If he’s in the team room every day, Langer may also be able to give Montgomerie insight into Pavin’s thinking as he fills out his lineup card each day. Langer has been playing golf with Pavin — in Ryder Cup play, at majors and in regular Tour events — for more than 25 years. They have crossed paths at Tour Bible Study over the years. Langer knows the thinking of the three Ryder Cup captains for whom Pavin has played, the three captains who will shape what kind of captain Pavin will be. There’s a lot to be said, in Ryder Cup play, when a player can get in his opponent’s head and when a captain can think like his opposing captain. For all the emotion Ryder Cup golf brings, it’s a chess match, too.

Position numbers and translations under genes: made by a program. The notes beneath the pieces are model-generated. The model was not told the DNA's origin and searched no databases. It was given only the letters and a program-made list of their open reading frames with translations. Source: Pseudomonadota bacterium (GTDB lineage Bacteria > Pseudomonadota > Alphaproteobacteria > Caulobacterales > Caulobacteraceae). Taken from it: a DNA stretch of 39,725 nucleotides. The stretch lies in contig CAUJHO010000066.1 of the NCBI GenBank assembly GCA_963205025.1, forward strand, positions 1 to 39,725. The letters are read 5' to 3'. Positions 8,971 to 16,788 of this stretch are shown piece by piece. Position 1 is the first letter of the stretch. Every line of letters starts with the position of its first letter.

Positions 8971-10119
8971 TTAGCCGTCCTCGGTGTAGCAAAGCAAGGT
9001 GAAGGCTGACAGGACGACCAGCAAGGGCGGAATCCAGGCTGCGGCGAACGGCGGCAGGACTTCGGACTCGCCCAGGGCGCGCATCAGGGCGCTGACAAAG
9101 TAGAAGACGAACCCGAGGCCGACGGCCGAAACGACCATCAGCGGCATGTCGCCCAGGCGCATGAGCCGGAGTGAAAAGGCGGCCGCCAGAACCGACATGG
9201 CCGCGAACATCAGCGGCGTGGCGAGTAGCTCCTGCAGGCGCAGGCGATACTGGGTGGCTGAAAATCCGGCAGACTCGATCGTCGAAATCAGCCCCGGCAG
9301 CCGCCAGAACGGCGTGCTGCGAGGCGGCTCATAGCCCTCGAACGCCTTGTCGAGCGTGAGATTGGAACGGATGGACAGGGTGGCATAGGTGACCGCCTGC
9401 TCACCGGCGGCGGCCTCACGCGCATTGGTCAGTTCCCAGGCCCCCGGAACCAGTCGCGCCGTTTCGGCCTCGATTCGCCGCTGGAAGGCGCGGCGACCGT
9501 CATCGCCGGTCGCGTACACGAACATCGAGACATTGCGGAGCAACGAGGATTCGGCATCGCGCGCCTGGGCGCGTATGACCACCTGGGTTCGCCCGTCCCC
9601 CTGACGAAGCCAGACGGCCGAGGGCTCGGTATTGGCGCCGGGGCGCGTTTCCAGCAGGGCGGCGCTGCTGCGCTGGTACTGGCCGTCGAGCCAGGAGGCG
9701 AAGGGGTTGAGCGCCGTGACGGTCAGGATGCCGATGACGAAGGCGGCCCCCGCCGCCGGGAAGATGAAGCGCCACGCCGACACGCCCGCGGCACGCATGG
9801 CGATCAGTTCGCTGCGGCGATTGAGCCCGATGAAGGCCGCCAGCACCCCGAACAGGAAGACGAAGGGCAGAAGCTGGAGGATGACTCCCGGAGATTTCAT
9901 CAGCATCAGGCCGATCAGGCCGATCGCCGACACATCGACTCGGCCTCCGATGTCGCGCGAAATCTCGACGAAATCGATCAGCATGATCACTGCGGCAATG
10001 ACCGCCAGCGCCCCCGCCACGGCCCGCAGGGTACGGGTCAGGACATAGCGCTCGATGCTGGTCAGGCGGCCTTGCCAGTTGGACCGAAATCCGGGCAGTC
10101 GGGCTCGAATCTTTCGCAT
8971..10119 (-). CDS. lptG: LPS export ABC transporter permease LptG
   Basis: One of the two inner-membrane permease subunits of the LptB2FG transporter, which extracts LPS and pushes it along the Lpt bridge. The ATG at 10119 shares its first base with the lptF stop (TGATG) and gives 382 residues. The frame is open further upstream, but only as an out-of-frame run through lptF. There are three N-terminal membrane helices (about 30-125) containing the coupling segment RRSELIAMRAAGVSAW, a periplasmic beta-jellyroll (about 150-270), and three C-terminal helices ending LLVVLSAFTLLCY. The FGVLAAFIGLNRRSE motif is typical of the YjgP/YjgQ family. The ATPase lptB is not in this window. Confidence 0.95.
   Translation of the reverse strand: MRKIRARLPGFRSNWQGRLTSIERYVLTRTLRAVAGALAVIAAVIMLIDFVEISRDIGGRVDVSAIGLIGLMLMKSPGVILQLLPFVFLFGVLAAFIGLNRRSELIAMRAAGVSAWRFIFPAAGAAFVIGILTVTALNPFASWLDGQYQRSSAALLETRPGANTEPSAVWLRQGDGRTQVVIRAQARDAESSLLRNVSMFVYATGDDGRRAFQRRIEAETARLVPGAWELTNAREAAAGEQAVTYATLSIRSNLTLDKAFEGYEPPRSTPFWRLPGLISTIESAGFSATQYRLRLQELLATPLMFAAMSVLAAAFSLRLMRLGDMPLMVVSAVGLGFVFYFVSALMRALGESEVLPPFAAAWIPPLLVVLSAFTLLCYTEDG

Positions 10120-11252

Pavin played for a markedly varied trio: Dave Stockton in 1991, Tom Watson in ’93 and Lanny Wadkins in ’95. I asked Pavin the other day what he gleaned from each of his captains and how it will inspire him.

“Dave Stockton was highly organized, and the first captain to turn the job into a two-year full-time commitment, going wherever you needed to go in the interest in the Ryder Cup,” Pavin said. “I’ve treated it the same way. I’ve been thinking about being Ryder Cup captain for years and years and years.

“Waton,” Pavin said, “was one of the guys. He had such a competitive nature, but he also said, ‘Play hard, have fun, enjoy it.'”

I asked Pavin if, as captain, he could be or would want to be “one of the guys.” By reputation, he has long been a lone wolf — except when he had a partner in Ryder Cup play.

“I think so,” Pavin said. “I think I have a fairly decent rapport with most of the guys. Early in my career I was more intense and maybe aloof, but in the last 10 years I’ve mellowed quite a bit.”